Although corn grain yield differences were relatively small when compared with the check (Figure 18), alfalfa stand within the corn canopy did not differ between the alfalfainterseedingtreatments (Figure 19). Even though there were no differences between the two alfalfa treatments, alfalfa stands were less than optimal.

 

 

In 2018 at Rosemount, MN, alfalfa yields were lower than the alfalfa check treatment during the first cut. By the second harvest the alfalfa interseeding treatments did not differ from the check (Figure 20). The alfalfa did not recover enough during the second and the scheduled third cutting due to hot and dry conditions, so the third cut did not take place.

2016-2017

The experiment was established in Prosper, and Forman, ND, Ames, IA and Waseca, MN in 2016. In 2017, the experiment continued at all locations except Waseca. The experiment was repeated with new plots established at Prosper, ND, Rosemount, MN and Ames, IA, in 2017. Treatments included: T1, solo-corn; T2, corn +alfalfa intercropped; T3, corn +alfalfa intercropped + prohexadione(PHX) (a growth regulator); and T4, an alfalfa control. Corn plots were planted first with plot drill at 76 cm, and alfalfa was drilled over the corn plots with an 8-row plot seeder at 15-cm row spacing. Each experimental unit had either four rows of corn or four rows of corn and 16 rows of alfalfa seeded on top of the corn on the same date. The alfalfa and corn cultivars were glyphosate-resistantcultivar. The targeted corn plant density was 88,000 plants ha-1 and the seeding rate for alfalfa was 15 kg ha-1. Prohexadione calcium was applied to alfalfa at 20-cm in height at a rate of 0.5 kg a.i. ha-1 over the alfalfa, but under the corn canopy. Seedingdatesandprohexadione application dates are indicated in Table 17.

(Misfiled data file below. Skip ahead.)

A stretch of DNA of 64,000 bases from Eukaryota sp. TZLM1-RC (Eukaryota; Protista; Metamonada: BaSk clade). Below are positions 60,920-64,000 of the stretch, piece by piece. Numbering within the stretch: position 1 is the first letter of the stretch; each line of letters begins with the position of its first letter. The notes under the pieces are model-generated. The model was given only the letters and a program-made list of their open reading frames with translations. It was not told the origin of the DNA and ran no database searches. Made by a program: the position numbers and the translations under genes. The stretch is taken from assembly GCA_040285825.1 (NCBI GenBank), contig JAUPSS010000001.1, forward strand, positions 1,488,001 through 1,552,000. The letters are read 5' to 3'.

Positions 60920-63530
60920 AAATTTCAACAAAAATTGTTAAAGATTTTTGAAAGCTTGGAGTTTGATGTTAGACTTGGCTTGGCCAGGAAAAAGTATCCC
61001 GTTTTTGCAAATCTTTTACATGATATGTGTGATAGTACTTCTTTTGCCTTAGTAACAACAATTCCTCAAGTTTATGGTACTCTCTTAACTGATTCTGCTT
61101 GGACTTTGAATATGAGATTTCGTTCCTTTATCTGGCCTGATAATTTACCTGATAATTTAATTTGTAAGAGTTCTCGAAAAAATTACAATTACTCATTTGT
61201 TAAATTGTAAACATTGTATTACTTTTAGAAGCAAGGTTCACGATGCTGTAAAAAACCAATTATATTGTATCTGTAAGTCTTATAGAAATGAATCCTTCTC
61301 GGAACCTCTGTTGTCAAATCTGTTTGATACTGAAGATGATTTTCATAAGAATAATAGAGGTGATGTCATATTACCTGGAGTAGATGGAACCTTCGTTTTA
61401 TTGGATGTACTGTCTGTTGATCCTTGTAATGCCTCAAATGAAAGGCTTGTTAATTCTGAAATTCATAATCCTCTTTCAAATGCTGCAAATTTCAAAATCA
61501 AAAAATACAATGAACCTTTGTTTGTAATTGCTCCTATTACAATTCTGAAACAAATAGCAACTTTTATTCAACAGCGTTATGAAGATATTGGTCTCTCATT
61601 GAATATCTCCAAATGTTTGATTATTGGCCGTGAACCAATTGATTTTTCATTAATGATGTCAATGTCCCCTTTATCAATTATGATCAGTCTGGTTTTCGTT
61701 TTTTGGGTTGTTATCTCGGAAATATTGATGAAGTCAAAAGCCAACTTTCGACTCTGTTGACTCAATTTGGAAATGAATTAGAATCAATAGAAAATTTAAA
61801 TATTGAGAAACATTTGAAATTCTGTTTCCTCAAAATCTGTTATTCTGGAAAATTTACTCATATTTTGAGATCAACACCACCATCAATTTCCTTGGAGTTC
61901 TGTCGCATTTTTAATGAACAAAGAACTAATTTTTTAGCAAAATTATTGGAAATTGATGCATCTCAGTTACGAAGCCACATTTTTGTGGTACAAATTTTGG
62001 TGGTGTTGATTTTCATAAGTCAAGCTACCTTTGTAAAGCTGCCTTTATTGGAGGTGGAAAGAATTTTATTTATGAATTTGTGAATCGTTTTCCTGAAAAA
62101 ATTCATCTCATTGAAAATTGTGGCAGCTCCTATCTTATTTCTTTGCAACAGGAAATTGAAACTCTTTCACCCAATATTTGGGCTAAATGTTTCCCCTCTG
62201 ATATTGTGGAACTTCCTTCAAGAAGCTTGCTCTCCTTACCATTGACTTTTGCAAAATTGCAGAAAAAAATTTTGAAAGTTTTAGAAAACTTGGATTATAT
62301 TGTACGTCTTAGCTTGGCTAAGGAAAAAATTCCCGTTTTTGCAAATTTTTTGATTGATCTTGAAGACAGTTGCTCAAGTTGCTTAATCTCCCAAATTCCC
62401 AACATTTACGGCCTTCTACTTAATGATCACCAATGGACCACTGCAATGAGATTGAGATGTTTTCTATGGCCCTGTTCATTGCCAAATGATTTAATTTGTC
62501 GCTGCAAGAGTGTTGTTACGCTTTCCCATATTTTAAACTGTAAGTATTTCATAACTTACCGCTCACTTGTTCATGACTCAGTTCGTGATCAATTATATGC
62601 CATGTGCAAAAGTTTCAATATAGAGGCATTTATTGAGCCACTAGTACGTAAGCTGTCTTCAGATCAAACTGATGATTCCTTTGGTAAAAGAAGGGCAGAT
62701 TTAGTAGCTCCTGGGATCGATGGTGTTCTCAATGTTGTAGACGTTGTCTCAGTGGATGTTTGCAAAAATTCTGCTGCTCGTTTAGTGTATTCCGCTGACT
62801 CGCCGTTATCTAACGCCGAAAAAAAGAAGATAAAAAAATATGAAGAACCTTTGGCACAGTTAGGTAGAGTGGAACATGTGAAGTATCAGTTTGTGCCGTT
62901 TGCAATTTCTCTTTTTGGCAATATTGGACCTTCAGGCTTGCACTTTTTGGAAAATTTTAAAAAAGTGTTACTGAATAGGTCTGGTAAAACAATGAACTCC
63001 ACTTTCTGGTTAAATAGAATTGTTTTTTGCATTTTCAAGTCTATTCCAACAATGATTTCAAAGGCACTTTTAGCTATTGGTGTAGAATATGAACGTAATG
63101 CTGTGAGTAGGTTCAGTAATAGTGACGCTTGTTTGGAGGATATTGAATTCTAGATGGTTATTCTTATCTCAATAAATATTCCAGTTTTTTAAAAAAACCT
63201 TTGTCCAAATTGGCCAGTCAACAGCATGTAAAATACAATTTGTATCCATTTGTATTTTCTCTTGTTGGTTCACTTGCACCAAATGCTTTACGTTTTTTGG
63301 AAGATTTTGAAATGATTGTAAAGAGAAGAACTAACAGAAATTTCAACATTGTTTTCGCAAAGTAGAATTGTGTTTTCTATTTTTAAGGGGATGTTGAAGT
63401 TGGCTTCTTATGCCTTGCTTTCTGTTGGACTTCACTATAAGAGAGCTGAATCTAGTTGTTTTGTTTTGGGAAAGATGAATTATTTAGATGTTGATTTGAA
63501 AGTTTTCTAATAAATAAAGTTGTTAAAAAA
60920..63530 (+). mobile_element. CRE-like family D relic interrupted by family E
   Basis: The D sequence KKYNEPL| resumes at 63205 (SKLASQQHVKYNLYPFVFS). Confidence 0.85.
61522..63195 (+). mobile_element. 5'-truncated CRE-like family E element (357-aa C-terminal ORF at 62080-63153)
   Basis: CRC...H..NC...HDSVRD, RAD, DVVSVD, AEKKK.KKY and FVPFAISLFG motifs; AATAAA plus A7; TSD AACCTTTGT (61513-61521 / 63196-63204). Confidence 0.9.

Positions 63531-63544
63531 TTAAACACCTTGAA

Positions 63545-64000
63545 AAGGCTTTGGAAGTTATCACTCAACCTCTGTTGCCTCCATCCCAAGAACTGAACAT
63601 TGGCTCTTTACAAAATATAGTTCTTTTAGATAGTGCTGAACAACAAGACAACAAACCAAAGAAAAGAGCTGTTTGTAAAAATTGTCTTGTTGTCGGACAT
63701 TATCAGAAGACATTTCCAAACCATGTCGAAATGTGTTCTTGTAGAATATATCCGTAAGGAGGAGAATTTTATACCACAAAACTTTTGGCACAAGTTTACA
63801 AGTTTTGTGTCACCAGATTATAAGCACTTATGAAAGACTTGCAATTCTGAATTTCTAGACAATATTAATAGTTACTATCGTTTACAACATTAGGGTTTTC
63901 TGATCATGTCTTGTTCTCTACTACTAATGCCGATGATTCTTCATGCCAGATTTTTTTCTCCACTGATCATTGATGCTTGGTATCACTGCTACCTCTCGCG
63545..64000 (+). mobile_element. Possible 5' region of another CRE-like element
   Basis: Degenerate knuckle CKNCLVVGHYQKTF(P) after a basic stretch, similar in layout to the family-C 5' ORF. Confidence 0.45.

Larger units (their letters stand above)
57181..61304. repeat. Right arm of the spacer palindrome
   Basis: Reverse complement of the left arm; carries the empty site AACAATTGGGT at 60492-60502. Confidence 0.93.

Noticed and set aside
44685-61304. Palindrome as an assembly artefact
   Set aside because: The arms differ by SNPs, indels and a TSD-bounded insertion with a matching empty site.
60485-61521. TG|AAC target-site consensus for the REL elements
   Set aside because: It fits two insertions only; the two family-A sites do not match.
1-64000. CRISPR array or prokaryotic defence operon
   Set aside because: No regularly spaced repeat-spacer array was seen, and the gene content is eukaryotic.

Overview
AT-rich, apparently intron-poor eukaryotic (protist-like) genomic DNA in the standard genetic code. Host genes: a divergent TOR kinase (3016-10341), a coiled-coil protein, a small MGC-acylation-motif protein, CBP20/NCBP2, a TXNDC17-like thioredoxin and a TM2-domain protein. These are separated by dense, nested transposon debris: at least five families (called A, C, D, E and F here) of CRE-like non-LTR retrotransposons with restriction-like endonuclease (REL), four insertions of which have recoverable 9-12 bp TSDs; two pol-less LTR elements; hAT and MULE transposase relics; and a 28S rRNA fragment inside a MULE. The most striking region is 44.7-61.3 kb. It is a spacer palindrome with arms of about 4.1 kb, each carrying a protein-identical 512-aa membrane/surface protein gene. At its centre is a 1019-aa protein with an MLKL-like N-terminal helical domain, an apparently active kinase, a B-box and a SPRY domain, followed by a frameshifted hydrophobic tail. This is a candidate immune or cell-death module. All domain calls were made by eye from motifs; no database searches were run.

In the seeding year, alfalfa seasonal forage yield was significantly greater when alfalfa did not have to compete with corn during establishment in all environments except at Ames in 2017 (Table 18).  The solo-alfalfa in Ames in 2017 was mowed by mistake at the beginning of the season, so only one harvest was taken in 2017, hence the low yield. Alfalfa biomasses under the corn canopy were similar between treated and untreated, indicating PHX did not improve alfalfa biomass in the seeding year. Seasonal forage yield of alfalfa established in 2016 was significantly higher than the spring-seeded alfalfa at all locations.  Forage yield was three to four times higher than the spring-seeded alfalfa. The PHX application did not increase alfalfa forage yield at any locations.

 

Solo- alfalfa seeded in 2016 had significantlyhigheryield (2-5 Mg ha-1) in the first production year (2017) than alfalfa treatments established under the corn canopy. This indicates that the competition for light and perhaps nutrients in the seeding year does reduce alfalfa yield potential in the first production year.A future economic analysis should consider the loss in forage yield in the production year compared with solo-alfalfa established in the same yearasinterseeded alfalfa.Although, comparedwitha spring-seeded alfalfa this system seems promising, the potential yield loss in the production year might offset the gain.